Families of late-Muswell Hill and Hampstead graffiti artists warn of art form’s risks after inquest into their deaths
- Credit: British Transport Police
The families of late-Muswell Hill and Hampstead graffiti artists have warned of the “dangerous risks” of the art form after an inquest into their deaths.
Harrison Scott-Hood from Muswell Hill, Hampstead’s Albert Fresneda Carrasco were killed with their friend Jack Gilbert in the early hours of June 18 when they were hit by a train on elevated tracks in Brixton, south London.
Senior coroner Andrew Harris found at Southwark Coroner’s Court that the trio died as a result of an accident when they were struck while hiding from an oncoming train.
Afterwards, the three boys’ families issued a joint statement warning of the dangerous associated with tagging.
Harrison, 23, Albert, 19 and Jack, 23, all had “promising futures ahead of them and a passion for art, particularly tagging”, they said.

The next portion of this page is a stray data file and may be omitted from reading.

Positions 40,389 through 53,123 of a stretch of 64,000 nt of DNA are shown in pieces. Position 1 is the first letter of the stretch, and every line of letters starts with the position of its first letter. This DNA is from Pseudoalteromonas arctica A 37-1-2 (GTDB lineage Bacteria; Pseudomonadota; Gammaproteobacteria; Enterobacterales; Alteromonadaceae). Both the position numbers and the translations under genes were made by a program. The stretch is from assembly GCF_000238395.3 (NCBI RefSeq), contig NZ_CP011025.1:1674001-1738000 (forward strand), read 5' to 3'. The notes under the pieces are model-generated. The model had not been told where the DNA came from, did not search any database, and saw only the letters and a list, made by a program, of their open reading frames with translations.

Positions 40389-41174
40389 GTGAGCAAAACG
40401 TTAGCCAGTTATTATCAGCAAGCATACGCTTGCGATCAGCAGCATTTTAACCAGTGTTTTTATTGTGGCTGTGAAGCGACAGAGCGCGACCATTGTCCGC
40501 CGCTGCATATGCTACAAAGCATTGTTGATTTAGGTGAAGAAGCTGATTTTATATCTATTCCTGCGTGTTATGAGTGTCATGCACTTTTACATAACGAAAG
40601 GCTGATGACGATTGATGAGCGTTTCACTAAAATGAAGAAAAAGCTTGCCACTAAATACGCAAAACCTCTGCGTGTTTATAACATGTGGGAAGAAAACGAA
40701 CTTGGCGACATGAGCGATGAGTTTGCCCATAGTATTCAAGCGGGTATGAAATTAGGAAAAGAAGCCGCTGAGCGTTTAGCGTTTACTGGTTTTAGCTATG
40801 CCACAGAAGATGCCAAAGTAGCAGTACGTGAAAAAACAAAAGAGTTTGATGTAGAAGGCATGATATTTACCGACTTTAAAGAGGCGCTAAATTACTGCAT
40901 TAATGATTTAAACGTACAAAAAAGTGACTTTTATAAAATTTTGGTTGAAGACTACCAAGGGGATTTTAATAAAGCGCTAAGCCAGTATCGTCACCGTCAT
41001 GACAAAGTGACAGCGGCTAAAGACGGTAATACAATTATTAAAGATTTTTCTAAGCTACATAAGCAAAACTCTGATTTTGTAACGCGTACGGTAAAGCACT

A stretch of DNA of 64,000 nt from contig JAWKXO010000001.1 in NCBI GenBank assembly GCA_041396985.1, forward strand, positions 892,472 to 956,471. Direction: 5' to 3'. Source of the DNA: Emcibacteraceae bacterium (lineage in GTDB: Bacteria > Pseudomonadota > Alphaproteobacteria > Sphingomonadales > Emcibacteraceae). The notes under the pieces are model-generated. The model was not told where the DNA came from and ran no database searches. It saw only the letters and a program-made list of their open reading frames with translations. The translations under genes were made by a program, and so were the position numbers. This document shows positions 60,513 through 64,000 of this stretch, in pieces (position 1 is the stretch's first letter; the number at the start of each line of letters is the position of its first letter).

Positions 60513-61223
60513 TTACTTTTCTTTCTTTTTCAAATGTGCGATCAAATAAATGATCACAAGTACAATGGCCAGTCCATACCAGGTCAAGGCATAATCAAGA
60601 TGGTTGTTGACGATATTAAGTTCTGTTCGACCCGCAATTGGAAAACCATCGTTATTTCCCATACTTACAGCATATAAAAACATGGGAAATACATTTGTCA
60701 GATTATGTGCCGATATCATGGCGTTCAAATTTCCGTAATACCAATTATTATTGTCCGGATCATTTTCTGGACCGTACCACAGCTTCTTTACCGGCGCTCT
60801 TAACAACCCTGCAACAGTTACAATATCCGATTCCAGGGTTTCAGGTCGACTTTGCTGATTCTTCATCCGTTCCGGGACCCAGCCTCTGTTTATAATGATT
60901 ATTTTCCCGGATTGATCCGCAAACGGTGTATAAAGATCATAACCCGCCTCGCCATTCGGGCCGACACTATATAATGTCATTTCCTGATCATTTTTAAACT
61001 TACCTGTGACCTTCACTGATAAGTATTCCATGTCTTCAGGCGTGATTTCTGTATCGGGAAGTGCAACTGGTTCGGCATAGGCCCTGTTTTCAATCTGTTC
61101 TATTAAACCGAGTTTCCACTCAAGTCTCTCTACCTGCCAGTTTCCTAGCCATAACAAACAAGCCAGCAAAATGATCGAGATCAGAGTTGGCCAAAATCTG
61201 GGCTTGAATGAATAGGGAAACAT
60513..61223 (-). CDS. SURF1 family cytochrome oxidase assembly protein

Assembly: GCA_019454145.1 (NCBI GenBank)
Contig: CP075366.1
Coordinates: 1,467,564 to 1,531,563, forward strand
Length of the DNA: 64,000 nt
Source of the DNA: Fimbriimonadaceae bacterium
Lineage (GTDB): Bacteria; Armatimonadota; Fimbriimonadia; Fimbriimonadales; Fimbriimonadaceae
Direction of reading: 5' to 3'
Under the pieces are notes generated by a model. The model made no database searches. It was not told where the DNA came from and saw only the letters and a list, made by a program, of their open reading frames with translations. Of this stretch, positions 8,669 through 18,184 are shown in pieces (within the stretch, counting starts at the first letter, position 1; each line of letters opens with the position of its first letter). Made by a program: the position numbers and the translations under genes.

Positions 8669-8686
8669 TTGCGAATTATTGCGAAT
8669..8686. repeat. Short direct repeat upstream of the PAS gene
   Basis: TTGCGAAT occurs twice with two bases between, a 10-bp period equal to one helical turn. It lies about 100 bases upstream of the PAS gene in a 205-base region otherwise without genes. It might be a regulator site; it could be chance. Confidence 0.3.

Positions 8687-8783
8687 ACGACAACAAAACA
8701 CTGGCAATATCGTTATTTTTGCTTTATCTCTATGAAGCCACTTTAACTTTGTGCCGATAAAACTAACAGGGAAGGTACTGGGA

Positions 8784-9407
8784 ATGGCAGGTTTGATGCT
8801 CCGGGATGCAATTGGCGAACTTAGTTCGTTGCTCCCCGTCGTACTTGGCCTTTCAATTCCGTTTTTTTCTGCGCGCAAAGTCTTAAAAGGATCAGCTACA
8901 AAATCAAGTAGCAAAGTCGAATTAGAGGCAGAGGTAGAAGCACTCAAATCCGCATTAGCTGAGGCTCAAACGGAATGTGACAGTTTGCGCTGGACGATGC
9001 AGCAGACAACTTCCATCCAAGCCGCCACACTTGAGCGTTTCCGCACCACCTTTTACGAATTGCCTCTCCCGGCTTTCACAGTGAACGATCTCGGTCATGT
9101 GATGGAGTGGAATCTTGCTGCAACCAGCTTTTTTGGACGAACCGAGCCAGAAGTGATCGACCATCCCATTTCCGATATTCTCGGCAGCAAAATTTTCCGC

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But they “tragically lost their lives because of the dangerous risks this art form brings”, the families said.
“In a time full of needless violence, if our sons were guilty of anything, it was their love for painting,” they said.
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“We can only express to young people trying to make their mark to please be safe.
“Keep your creativity alive - but don’t risk your lives.”
Recording the artists’ deaths as an accident, Mr Harris said they scaled a fence to access the track near Loughborough Junction station at about 12.25am.
They were then hit by an oncoming train while hiding by a wall.
Mr Fresneda, a New York City-born student had written up a list of his aspirations shortly before he died.
In a statement read to court, his mother Isabel Carrasco said: “He wrote a to-do list just a few hours before the accident and we just wish he could’ve fulfilled his dreams.”
Meanwhile Susie Hood said her son was a “creative, free-spirited young man” and decried the “stigma” surrounding the “amazing art form”.
Jack’s mum Maxine said he was a “gorgeous, bright, cheeky, inquisitive boy who brought everyone joy”.
In a statement, Susie Hood said her son, who lived in Muswell Hill, north London, was a
All three died from multiple injuries as a result of being struck by a train, post-mortem examinations found.
Reporting by Press Association.